MOSCOW, Sept 6 (Reuters) – Russia is considering whether to
forgo annual increases in prices for state-regulated utilities
such as gas, electricity and railways in 2014, according to a
directive issued by Prime Minister Dmitry Medvedev on Friday.
The directive, published on the government’s website on
Friday, instructed the Ministries of Economic Development,
Finance, Transport and Energy, and also the Federal Tarriff
Service, to evaluate the impact of the proposal on the economy
MOSCOW (Reuters) – Russia’s central bank warned of risks to growth on Friday and said output was below potential but, with inflation above target and the rouble weak, it resisted political pressure to cut interest rates.
Data this month showing that manufacturing and services sector activity shrank in July added to signs that Russia’s economy is losing steam.
MOSCOW, July 12 (Reuters) – Russia’s central bank signalled
policy easing ahead on Friday and introduced a new mechanism for
long-term bank funding to try and boost lending, while keeping
interest rates on hold for now.
Despite pressure from the Kremlin to cut rates to boost
Russia’s economy, which is growing at its slowest pace in four
years, the bank left its main policy rate, the one-day minimum
auction repo rate, at 5.5 percent for the 10th month in a row.
MOSCOW (Reuters) – Russian police detained around 30 pro- and anti-gay activists in central Moscow on Saturday, imposing the city’s ban on gay rights demonstrations.
The arrests, underlining Russia’s tough response to public demonstrations by gay groups, coincided with the first ever gay rally in neighboring Ukraine, which was allowed by the authorities and protected by the police.
MOSCOW, May 14 (Reuters) – Russia’s central bank is likely
to keep interest rates on hold on Wednesday, before its new head
takes office, caught between stubbornly high inflation and a
The Bank of Russia has come under political pressure to cut
lending rates to boost economic growth, which has slowed sharply
in recent months and came to just 1.1 percent in the first
MOSCOW (Reuters) – He is one of a few people who can stand up to Vladimir Putin, but even Russia’s former finance minister failed to persuade the president his economy’s problems lie at home not abroad.
When Alexei Kudrin took Putin to task live on television during the president’s annual question-and-answer session and said the economy was tanking because of a poor business climate in Russia, Putin brushed off the criticism – jokingly calling Kudrin a “slacker” for declining a new government job.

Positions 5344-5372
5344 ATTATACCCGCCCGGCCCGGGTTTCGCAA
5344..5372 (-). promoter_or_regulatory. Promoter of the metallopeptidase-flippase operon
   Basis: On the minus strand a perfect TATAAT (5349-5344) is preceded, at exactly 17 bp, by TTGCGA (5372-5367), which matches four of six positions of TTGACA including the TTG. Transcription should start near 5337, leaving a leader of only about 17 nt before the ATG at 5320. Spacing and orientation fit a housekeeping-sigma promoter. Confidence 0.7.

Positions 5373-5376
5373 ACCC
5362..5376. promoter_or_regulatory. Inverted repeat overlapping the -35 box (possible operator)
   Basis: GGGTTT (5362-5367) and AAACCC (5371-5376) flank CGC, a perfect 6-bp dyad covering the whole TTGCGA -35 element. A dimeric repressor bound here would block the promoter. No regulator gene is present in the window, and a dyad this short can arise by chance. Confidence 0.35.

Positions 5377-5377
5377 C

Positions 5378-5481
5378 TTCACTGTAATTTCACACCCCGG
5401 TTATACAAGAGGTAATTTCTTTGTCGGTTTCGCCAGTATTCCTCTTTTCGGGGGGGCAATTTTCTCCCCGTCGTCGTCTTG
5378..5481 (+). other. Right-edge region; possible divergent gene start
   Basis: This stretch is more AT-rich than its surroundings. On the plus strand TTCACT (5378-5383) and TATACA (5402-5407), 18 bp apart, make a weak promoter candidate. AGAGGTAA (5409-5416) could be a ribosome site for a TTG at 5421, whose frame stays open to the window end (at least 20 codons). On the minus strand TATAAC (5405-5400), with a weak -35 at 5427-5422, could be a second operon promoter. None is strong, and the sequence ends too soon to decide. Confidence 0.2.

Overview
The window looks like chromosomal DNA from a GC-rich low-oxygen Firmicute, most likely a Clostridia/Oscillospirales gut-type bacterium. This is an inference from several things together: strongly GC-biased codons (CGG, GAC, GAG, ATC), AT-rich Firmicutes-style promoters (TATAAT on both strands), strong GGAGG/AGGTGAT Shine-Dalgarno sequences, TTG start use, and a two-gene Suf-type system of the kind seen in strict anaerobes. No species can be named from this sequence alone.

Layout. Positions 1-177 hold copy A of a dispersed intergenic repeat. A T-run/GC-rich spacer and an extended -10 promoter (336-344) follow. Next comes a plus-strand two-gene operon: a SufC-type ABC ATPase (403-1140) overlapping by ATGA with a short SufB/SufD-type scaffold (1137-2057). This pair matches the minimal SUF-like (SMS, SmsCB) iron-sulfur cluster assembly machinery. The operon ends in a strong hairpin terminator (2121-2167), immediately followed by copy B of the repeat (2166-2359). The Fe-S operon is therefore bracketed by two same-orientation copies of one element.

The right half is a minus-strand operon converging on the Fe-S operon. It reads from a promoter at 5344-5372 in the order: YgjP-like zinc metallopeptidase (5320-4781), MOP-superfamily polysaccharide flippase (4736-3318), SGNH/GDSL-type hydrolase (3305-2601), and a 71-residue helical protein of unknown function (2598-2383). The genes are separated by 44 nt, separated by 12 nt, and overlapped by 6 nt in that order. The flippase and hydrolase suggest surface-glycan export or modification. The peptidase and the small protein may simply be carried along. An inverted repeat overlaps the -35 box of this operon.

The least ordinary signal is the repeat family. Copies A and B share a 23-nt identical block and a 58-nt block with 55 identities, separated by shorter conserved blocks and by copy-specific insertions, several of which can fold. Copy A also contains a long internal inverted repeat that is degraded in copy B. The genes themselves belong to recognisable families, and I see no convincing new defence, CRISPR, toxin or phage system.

MOSCOW, May 8 (Reuters) – He is one of a few people who can
stand up to Vladimir Putin, but even Russia’s former finance
minister failed to persuade the president his economy’s problems
lie at home not abroad.
When Alexei Kudrin took Putin to task live on television
during the president’s annual question-and-answer session and
said the economy was tanking because of a poor business climate
in Russia, Putin brushed off the criticism – jokingly calling
Kudrin a “slacker” for declining a new government job.
MOSCOW, April 2 (Reuters) – Russia’s central bank lowered
its interest rates on long-term operations on Tuesday and warned
of “increased risks” to economic growth, making cuts in its key
policy rates more likely in the near future.
The bank’s moves suggest it is softening its previously
hawkish position. But they also underscore the dilemma the
central bank faces, when Russia is caught between the twin evils
of excessive inflation and a sharp slowdown in economic growth.
MOSCOW, March 13 (Reuters) – Elvira Nabiullina has the
confidence and credentials as an economist to resist Kremlin
appeals for looser monetary policy once she moves from Vladimir
Putin’s office to head the Russian central bank.
But for some, the president’s choice – announced on Tuesday
at the expense of frontrunners within the bank’s existing
management – signals the decline of a liberal economic policy
elite that has dominated strategy since Putin rose to power 13
years ago and shows central bank independence only goes so far.
MOSCOW, Feb 26 (Reuters) – Russia should undertake
structural reforms and not cut interest rates or boost spending
to revive flagging economic growth, the World Bank said on
Tuesday in its annual country report.
“Stimulating the economy in the short term would just spill
over into more persistent and higher inflation and would
ultimately derail growth in the longer term,” said Kaspar
Richter, World Bank lead economist for Russia, presenting the
report in Moscow.